In this study, we focus on what is arguably the primary mechanism by which politicians and the public learn about each other’s issue priorities: the news media. First, the media’s powerful role in this regard derives from the fact that lawmakers are incentivized to expend effort to generate media coverage of their priorities, while at the same time media outlets are incentivized to cover issues that resonate with their audiences’ priorities. A wide range of factors determine media content, including assigned “beats,” journalistic practices, and the occurrence of newsworthy events (Graber 1997; Shoemaker and Reese 1996). Among these factors, audience preferences and political institutions play a very important role, ensuring that media covers issues that are of interest to both the public and politicians. And second, the media’s substantive role derives from its ability to drive both public and political attention (McCombs and Shaw 1972; Zaller 1992).

The media is responsive to political elites in part because political institutions represent an important source of constant newsworthy information (Shoemaker and Reese 1996). Media outlets regularly appoint correspondents to institutions such as the White House and Congress, ensuring that major issues discussed in these political venues achieve media attention. Media outlets are responsive to public demands in part because of market pressures: particularly in a context in which most outlets face economic hardships, discussing the issues that are of interest to the public increases their chances of getting the readers and viewers needed to generate profits. More than ever, media outlets today have a wide range of instruments in their hands to measure, and respond to, the issues in which the public is interested (including tracking social media attention) (Anand and Peterson 2000; Webster and Ksiazek 2012). In addition, public sentiment is often reflected by newsworthy political events in themselves, including election results, strikes, and demonstrations (Gitlin 1980). To be sure, neither the public nor politicians have exclusive control over the agenda, which is frequently set by external unexpected shocks (such as natural disasters) (Birkland 1998) and recurrent events (and expiring statutory provisions) (Adler and Wilkerson 2012) that simultaneously affect the attention distribution of politicians but also of the media and the public.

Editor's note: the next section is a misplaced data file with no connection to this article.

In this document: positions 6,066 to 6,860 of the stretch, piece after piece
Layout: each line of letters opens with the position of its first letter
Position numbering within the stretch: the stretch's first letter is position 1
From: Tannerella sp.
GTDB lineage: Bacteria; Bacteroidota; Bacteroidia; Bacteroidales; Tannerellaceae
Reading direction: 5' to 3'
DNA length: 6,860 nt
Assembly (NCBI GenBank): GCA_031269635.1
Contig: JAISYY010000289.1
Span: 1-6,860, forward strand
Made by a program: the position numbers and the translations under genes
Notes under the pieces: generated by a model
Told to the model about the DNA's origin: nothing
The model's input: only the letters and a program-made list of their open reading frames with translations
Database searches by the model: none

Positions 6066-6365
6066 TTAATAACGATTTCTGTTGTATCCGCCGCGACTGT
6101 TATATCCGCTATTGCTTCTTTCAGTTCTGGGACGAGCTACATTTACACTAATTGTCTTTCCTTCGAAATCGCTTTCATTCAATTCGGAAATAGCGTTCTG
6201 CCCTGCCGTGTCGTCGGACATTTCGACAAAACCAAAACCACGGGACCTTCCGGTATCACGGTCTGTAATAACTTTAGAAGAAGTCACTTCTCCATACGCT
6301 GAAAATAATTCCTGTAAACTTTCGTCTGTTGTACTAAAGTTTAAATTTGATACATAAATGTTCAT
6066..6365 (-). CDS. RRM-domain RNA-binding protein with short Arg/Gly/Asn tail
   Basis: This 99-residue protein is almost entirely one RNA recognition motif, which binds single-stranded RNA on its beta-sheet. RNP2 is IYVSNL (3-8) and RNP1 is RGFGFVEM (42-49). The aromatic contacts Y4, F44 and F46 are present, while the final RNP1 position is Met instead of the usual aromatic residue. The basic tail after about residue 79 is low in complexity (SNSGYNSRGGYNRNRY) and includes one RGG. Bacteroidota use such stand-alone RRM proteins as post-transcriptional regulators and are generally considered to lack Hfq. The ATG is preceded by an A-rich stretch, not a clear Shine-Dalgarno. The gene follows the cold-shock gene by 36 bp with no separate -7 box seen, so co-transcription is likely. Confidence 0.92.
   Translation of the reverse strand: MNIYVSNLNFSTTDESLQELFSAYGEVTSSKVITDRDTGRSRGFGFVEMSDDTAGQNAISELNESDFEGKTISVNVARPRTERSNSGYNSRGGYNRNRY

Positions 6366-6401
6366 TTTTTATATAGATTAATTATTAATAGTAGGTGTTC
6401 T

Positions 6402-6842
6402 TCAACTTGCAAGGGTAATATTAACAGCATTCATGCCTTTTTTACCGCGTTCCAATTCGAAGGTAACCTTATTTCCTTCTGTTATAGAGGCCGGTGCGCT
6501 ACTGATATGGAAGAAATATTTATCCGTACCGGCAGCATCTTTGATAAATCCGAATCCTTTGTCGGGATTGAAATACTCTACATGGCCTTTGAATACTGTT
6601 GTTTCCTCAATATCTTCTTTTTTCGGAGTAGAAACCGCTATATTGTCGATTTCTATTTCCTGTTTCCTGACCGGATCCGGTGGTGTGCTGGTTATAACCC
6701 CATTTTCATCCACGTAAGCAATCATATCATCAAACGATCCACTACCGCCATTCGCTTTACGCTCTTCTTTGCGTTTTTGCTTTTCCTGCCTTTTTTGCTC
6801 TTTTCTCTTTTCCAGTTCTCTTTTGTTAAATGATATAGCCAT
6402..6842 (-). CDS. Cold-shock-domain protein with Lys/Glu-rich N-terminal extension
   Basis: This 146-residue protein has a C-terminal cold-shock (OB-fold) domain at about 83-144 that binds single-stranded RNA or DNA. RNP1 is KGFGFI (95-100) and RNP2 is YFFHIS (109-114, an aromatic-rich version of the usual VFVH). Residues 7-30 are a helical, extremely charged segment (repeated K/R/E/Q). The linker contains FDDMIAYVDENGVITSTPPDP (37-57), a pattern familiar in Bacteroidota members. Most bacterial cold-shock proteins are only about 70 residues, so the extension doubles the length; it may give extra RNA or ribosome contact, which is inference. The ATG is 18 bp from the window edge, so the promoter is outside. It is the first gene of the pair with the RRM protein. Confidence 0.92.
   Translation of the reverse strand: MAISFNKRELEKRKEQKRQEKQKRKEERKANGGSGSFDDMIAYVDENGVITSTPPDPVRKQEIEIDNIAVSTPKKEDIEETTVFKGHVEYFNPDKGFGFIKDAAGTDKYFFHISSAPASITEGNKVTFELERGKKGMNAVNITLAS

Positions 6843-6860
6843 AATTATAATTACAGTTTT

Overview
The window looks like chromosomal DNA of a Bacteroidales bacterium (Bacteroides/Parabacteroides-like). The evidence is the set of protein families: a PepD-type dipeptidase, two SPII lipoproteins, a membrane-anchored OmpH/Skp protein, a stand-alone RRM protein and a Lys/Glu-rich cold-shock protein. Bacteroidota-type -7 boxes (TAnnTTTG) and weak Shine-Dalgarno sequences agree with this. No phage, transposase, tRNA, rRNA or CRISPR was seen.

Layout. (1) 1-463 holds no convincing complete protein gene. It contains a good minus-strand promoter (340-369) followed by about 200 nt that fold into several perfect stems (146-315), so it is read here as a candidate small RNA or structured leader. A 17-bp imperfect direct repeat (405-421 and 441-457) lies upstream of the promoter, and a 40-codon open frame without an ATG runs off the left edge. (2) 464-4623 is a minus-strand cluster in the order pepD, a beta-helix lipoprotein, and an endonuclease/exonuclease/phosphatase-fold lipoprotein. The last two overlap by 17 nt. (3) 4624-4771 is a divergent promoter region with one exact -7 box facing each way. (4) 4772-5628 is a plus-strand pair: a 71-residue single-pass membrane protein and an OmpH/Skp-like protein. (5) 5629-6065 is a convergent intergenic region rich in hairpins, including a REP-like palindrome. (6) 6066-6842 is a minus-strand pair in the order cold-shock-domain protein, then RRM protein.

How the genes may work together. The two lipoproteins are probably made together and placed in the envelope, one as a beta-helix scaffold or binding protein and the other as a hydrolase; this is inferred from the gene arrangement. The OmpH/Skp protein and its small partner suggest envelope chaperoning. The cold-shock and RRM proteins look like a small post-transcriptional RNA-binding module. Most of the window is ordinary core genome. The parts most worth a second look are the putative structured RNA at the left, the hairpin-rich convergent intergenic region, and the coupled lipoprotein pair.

There is clear evidence showing that not only politicians and the public lead media attention but also that the media can drive political agendas and public opinion (Soroka 2002; Walgrave, Stuart, and Nuytemans 2008; Walgrave and Van Aelst 2006). The media “construct” and highlight problems for politicians to solve, and they increase the salience of issues that voters might consider relevant, which reelection-seeking politicians should address in other to please them (Wouters and Walgrave 2017). Moreover, a long-standing literature also shows that the issues covered in the media are very likely to lead public opinion and preferences (Boydstun 2013; Iyengar and Kinder 2010; McCombs and Shaw 1972; Zaller 1992).

Exploring all the mechanisms through which groups of the public and politicians influence the agenda of the other is outside the scope of this study. Nevertheless, given that research points to mass media as playing a crucial agenda setting role, in our analysis we will control for potential media effects as well as explore the extent to which mass media coverage favors particular responsiveness models.


Members of Congress on Twitter

To test our hypotheses, we use tweets sent by members of the 113th House and Senate of the US Congress (2013–14). Twitter use in Congress has increased steadily over the past years (Chi and Yang 2011; Evans, Cordova, and Sipole 2014; Golbeck, Grimes, and Rogers 2010; Shapiro, Hemphill, and Otterbacher 2012). Ninety-five percent of legislators that served in the 113th Congress had active Twitter accounts, sending a total of 651,116 messages (excluding retweets), about 900 tweets per day.8

Golbeck, Grimes, and Rogers (2010) argue that members of Congress use Twitter primarily to advertise their policy positions and to provide information about their activities. However, more recent studies have shown that the platform can also be a tool for members of Congress to be responsive to their constituents, exercise control of the political agenda, express party loyalty, engage in partisan taunting, and report on their constituency service (Hemphill, Otterbacher, and Shapiro 2013; Evans, Cordova, and Sipole 2014; Russell 2018b, 2018a). Moreover, research indicates that the topics discussed in tweets are a fair representation of the legislators’ overall expressed agenda: there is a very high correlation between the issues they discuss on social media and their press releases, for example (Casas and Morar 2015).

Citizens on Twitter

In addition to tweets sent by members of Congress, we also collected tweets sent by different samples of Twitter users. These allow us to test our hypotheses (H3,4,5,6) regarding the part of the public whose shifts in attention politicians are more likely to follow. We consider four samples of Twitter users:

  1. 1 General Public: includes about 25,000 Twitter users, sampled by generating random numeric user IDs, then checking whether the users existed, and then checking whether the users resided in the United States.9

  2. 2 Attentive Public: a randomly generated sample of Twitter users that follow at least one of five major media outlets in the United States (CNN, Wall Street Journal, New York Times, Fox News, and MSNBC). We apply a geographic restriction based on the time zone on users’ profiles, which is available for most users. In particular, we exclude users whose time zone indicates they are likely to be located outside the United States. We also filter based on activity: only users who have ever sent 100 tweets or more are included. After applying these filters, the final sample size is 10,000 users.